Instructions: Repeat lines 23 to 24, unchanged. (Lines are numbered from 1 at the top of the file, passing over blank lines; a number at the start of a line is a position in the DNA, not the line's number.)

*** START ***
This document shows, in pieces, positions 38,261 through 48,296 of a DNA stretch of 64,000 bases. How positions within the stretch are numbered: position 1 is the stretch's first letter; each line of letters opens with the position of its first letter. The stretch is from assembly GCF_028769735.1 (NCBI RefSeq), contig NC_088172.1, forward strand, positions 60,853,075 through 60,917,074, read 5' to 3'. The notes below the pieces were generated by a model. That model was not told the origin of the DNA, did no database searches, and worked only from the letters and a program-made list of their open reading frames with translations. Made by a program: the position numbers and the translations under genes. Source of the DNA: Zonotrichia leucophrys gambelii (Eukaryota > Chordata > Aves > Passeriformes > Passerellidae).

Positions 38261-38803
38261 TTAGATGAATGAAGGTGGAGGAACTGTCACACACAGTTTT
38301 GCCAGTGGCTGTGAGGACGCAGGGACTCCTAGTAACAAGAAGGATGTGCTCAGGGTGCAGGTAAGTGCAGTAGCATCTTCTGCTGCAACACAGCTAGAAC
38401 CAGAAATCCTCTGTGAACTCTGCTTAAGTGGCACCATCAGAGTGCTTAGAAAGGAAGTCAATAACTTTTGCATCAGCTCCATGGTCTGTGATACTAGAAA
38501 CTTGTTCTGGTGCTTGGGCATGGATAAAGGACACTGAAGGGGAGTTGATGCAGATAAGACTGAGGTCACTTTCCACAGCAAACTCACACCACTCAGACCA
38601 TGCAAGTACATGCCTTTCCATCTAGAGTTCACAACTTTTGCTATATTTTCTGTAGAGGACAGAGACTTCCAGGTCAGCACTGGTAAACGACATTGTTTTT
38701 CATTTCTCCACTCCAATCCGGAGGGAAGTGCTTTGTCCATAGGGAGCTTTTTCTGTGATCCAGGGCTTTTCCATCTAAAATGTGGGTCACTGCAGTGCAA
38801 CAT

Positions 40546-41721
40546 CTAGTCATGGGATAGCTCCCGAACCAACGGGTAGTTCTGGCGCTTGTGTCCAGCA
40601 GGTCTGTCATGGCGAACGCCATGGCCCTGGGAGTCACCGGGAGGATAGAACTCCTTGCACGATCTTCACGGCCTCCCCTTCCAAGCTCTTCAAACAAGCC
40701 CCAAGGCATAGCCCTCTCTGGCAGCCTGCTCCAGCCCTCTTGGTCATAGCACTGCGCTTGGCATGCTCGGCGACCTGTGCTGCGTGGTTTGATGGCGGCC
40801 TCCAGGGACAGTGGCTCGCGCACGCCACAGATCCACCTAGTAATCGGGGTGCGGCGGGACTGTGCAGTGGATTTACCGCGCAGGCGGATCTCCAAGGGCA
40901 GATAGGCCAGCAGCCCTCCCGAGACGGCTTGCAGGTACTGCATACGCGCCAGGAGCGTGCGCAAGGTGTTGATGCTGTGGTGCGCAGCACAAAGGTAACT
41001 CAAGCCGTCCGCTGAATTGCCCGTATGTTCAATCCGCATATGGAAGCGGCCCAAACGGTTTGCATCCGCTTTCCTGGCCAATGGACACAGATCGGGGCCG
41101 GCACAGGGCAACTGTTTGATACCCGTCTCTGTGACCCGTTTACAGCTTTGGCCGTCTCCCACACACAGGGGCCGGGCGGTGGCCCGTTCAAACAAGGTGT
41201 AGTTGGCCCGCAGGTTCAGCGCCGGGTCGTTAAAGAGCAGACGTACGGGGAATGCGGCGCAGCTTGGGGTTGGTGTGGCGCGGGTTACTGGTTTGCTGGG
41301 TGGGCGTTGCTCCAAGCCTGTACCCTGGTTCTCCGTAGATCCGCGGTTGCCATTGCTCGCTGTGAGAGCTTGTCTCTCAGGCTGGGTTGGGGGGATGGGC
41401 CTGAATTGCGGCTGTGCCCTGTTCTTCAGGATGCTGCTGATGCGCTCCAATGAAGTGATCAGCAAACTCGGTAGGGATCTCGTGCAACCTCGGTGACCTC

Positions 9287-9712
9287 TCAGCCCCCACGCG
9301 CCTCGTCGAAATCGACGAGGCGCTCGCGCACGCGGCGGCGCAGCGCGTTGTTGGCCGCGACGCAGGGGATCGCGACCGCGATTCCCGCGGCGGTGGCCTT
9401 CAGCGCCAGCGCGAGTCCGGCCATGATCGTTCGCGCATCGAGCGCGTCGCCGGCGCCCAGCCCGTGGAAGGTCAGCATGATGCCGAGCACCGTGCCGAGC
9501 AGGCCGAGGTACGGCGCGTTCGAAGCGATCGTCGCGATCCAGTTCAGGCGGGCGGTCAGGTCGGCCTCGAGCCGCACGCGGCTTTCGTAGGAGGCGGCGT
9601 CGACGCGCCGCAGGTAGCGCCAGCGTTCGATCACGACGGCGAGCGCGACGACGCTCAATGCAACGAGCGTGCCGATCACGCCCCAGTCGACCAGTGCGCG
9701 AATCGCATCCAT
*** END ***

9301 CCTCGTCGAAATCGACGAGGCGCTCGCGCACGCGGCGGCGCAGCGCGTTGTTGGCCGCGACGCAGGGGATCGCGACCGCGATTCCCGCGGCGGTGGCCTT
9401 CAGCGCCAGCGCGAGTCCGGCCATGATCGTTCGCGCATCGAGCGCGTCGCCGGCGCCCAGCCCGTGGAAGGTCAGCATGATGCCGAGCACCGTGCCGAGC